Unlike street vehicles, the air intake on a machine designed to traverse dirt must not only provide the motor with oxygen to make the appropriate fuel-air mixture necessary to propel the bike forward; it must also keep dirt, sand, gravel, and all other manner of potentially dangerous material out of sensitive moving parts within your motor. This section of your machine balances performance and protection more than any other.
In addition to being a potential hazard (a little slug of sand or gravel into your engine will end your trip with alarming speed and finality), the accumulation of dirt and grime within your intake system can make it harder for your motor to pull in needed oxygen, actually robbing you of horsepower better spent on making the wheels spin really fast.
Taking a few minutes to remove and clean your air filter and air box at the beginning of a new season will go a long way to allowing your bike’s motor to reach its’ maximum potential.
Specific cleaning directions follow:
To start, pull off your bike seat and other plastics/parts as necessary to be able to really get in and work around the intake system. You don’t want anything impeding your work and the areas around the intake can sometimes be a tight fit. Check the current level of grime build up in and around the filter.
Take a can of WD40 or other agent to clean and remove dirt and grime from around the intake port (the place where air is drawn from the filter/air box to continue towards the carburetor, usually via a shaped plastic intake tube).
Make sure this area is thoroughly clean of excess dirt and grime. Once that is done, remove the entire airbox/intake assembly as one piece. Make sure to saran wrap (or otherwise protect) the now exposed intake port, to prevent any grime floating around in the air or around the shop from getting into the exposed motor.
At this point you should have just the airbox and air filter separate from the bike itself. You can now more easily remove the air filter and not worry about where any of the built up grime or dirt may go as you unscrew and/or jostle the filter loose from its’ fitting inside the air box. Remove the filter from the air box.
If you have an outerwears cover over your filter remove it (An outerwears cover is a polyester cover that slides over the air filter. It is usually used on aftermarket, K&N style wire mesh filters as an added layer of protection to catch fine grain dust and sand. These are usually unnecessary unless you’ve either removed your airbox lid and/or the entire air box leaving the filter exposed to the open air).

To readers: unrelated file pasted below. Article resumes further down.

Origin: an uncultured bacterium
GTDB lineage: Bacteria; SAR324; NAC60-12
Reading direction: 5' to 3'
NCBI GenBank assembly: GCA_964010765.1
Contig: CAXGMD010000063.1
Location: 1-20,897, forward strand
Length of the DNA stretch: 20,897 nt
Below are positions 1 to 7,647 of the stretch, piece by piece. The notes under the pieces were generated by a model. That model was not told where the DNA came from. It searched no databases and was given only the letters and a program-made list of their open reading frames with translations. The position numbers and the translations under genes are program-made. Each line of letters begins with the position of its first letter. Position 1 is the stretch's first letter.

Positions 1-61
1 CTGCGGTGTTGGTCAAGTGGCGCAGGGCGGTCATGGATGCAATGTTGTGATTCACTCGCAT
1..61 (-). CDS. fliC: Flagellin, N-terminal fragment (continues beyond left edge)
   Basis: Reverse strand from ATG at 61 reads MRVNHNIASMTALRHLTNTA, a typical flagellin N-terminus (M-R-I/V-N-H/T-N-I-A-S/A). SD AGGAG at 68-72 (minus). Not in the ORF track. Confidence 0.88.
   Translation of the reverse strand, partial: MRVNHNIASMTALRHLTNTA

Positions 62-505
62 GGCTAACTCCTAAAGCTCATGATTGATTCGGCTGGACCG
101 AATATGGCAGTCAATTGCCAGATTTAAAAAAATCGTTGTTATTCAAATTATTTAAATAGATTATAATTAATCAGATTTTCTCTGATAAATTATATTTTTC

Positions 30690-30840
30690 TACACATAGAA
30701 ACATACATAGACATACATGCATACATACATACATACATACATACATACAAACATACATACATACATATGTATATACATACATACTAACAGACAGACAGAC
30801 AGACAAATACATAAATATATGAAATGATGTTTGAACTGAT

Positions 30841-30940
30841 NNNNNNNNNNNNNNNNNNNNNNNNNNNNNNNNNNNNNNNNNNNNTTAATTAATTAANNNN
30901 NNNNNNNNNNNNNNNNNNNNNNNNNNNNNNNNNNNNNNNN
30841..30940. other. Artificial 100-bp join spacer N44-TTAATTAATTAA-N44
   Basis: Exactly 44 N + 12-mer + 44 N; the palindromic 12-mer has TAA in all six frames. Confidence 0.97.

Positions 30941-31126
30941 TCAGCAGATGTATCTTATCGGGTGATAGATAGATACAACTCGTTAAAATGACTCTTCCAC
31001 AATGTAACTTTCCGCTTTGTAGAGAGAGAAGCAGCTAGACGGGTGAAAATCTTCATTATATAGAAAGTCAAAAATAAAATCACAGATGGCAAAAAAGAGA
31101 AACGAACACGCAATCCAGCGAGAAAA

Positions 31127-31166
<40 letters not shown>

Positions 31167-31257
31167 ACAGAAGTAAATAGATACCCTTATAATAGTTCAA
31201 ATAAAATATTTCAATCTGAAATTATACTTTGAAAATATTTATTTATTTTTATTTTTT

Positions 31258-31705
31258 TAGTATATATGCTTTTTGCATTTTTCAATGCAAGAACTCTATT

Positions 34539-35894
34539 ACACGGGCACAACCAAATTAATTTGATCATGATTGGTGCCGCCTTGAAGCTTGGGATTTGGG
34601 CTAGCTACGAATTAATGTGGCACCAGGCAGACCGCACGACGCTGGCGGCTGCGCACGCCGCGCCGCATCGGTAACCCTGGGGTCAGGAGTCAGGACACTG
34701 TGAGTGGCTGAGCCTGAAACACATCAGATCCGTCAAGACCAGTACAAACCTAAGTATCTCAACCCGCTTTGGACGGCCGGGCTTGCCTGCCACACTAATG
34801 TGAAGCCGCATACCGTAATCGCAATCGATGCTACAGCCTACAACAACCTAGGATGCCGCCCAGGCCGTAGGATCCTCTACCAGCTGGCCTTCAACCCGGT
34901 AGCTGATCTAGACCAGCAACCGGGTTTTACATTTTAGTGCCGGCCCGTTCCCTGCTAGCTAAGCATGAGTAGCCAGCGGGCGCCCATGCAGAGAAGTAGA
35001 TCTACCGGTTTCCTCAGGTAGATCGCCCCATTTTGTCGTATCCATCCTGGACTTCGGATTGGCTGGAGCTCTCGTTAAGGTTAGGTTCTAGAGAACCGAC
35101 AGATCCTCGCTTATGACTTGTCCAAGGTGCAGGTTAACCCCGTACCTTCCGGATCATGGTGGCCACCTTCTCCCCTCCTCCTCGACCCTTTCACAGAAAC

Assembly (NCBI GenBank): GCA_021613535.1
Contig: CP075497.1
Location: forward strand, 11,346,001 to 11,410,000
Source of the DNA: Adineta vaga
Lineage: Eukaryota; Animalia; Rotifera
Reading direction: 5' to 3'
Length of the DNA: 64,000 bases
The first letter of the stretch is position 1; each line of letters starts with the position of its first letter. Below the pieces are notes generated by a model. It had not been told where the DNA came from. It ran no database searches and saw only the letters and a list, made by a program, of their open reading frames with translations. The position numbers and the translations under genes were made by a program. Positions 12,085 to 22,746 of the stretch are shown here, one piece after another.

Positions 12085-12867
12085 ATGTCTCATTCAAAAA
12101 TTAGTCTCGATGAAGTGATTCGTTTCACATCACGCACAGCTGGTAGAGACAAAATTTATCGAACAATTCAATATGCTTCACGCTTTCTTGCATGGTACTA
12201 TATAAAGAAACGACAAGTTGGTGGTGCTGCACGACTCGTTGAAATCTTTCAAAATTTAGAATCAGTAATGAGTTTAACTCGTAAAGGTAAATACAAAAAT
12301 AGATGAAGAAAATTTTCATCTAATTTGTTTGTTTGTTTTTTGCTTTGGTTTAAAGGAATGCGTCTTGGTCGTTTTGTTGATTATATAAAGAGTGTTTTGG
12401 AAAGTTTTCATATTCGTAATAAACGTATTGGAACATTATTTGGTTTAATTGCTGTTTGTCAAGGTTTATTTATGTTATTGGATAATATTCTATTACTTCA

Now you should have the air box and the filter lying separate. The filter itself should be cleaned using a filter cleaner (foam filters have foam filter cleaners, and K&N mesh filters have a specific filter cleaner. MAKE SURE you’re using the right cleaners and oils for the right type of filters).
After the filter has had a chance to be cleaned with the correct type of cleaner it should be re-oiled. Again, as with the cleaner, make sure the filter oil you’re using is the appropriate type. For mesh-wire filters it is ESPECIALLY important that when applying oil you make sure at least a thin layer covers each ridge line on the filter’s surface.
The best way to do this is to hold the filter oil can about 6-9 inches from the filter, and apply an even stream up and down each line of the filter while slowly turning it on your hand to ensure that every inch of surface area has a nice thin layer of oil. Once you’ve done that, set the filter aside to dry.
The airbox (and the outerwears cover if you have one) should be thoroughly cleaned and de-greased. You want to ensure that none of the old oil, dirt, and grime find its way back into your machine.
Plenty of de-greasers and cleaners are available that can handle the job; I prefer simple hot water and dish soap. Thoroughly rinse and scrub the airbox free of any visible build up of dirt. Once the airbox is thoroughly clean, it too must dry before placing back in the bike.
Once everything is cleaned, oiled, and dried, you can reassemble everything as you found it. I would recommend putting the airbox in FIRST, thus giving you some extra hand space to ensure everything is reconnected properly.
Pay special attention to the connection point between the air box and the intake. The connection must be sealed and flush, devoid of any dirt or other impediments. This area is also a good place to inspect if you’re buying a used ATV because it can be a strong indication of how the ATV was maintained by the previous owner(s). Once you’ve reinstalled and secured the airbox in place, you can start in on the filter.
If you have an outerwears cover I recommend sliding it back over the filter before re-installation of the filter. Once that’s done, place the filter flush in its seat and tighten into place (varies dependent on model, but this is usually done with a clamp controlled by a Phillips screw).
Once you’ve done that, BEFORE you replace the plastics and the seat, fire up the machine and give it a few revs. While you do that, place your hand around the connection points on the filter and airbox and feel for airflow. Air being pulled through the filter = good, air being pulled in AROUND the filter (i.e. bypassing the filter via the intake port air box or elsewhere) = bad.
Once you’ve run your test, you’re ready to rock! Your ride will definitely appreciate the added lung capacity the next time you stomp on the throttle.
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